Rainmakers can't dance away current new-business drought

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Rainmaker (n.) 1. A person who tries to make rain fall, as by magic. 2. A person who attracts new clients or business to a firm.

There is no more perplexing position to hold at an ad agency these days than director of new business, a.k.a. chief rainmaker. Perplexing because the new-business drought stands in stark contrast to expectation. If an economic downturn brings with it any consolation prize, it is supposed to be a flood of new business that gives agencies an opportunity to snare new billings by a route other than acquisition.

Yet here we are, more than halfway through 2001, and new-business directors are still waiting for the phone to ring. And waiting. And waiting.

Here's how it was supposed to work, at least from the ad agency perspective: As the economy softened, marketing directors at companies were going to either lose their jobs or come under intense pressure to produce better results. In cases where new marketing directors were brought in, they would make their marks quickly by staging a review and bringing in a new agency. Those with jobs on the line would buy another six months by blaming (and firing) their agencies, conducting reviews and introducing new campaigns.

Regardless of the scenario, new-business directors stood to gain the most. And they thought all they had to do to find a review was answer a ringing phone.

The only thing is, it hasn't happened. There have been many media reviews in the last few years as the business of buying and selling media in the U.S. was radically transformed. Even those are slowing now, although they remain more frequent and visible than creative reviews.

The dearth of creative reviews has baffled even the best minds and magnified the attention paid to those that have surfaced. The just-completed AT&T Wireless review would have been noteworthy in any year because of the brand and the size of the account. But at a time when nothing else was going on, it took center stage under a surprisingly bright spotlight. (There were other reasons for this, including the East Coast-West Coast rivalry; agencies in Los Angeles desperately wanted TBWA/Chiat/Day to succeed, if only to validate the continued viability of their ad market.)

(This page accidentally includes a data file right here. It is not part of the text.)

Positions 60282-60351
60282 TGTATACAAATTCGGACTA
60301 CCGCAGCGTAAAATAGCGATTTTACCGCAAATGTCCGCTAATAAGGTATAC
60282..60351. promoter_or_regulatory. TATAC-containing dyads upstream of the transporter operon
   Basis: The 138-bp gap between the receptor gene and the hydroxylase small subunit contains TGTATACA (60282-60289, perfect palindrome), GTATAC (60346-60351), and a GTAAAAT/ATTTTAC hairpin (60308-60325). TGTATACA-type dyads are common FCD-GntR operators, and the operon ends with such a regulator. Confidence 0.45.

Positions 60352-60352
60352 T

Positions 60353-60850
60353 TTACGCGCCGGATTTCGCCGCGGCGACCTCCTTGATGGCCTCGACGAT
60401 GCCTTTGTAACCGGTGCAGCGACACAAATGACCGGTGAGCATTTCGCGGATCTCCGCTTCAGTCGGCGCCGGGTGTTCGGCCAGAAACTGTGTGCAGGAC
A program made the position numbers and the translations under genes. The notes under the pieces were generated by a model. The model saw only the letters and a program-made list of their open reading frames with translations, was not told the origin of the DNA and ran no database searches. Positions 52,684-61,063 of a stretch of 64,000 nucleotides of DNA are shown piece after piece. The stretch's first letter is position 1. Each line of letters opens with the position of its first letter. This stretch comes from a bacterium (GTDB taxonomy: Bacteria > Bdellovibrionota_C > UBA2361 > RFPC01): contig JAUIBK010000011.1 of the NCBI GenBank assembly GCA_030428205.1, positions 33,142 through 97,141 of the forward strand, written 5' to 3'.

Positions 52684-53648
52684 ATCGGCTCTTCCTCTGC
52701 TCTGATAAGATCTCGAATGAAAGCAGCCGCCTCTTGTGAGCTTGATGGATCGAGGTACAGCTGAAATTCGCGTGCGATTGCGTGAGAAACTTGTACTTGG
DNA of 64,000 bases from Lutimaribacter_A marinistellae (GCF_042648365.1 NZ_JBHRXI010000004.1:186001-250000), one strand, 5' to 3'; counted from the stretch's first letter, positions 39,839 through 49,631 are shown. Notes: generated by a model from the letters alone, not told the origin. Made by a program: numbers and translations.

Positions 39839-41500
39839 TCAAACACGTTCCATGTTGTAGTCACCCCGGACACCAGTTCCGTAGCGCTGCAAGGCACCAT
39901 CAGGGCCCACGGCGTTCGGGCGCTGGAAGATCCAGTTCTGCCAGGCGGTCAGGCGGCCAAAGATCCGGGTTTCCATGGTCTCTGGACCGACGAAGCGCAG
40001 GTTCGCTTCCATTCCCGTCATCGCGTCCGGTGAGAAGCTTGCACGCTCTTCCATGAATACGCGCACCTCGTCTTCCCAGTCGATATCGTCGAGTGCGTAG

In recent weeks, I've asked every agency CEO, review consultant and rainmaker I meet for their theory. Why isn't there more business up for grabs? Unfortunately (and this is not a knock on their intelligence), I have yet to hear one answer that makes sense. To their credit, many executives won't even try to explain the paucity of reviews; they simply shrug and ask, "What do you think?"

The most common hypothesis is the deer-in-headlights theory, which proffers that clients are frozen in place, unsure of where the economy is going and therefore reluctant to initiate change. A similar scenario holds that businesses are so focused on cutting costs and other bottom-line fixes that advertising is not a top priority. One person suggested to me last week the drought may not end until the economy turns around, which spins conventional wisdom completely on its head.

None of these stands up to close inspection. Even if recession has yet to be officially declared, the weakness of the U.S. economy is not open to debate. And advertising remains one of the few functions a company can change quickly to produce results.

I don't have an answer for why there were so few reviews in the first half, but my personal theory is that the floodgates will open soon after summer ends. Because of vacations, nothing will happen over the next two months. But as we enter the fourth quarter-and as more businesses realize turnaround is not yet in sight-the finger-pointing will begin, followed quickly by reviews.

Of course while that represents an opportunity for agencies, it's also a threat. There will be more business up for grabs, but more to lose as well.

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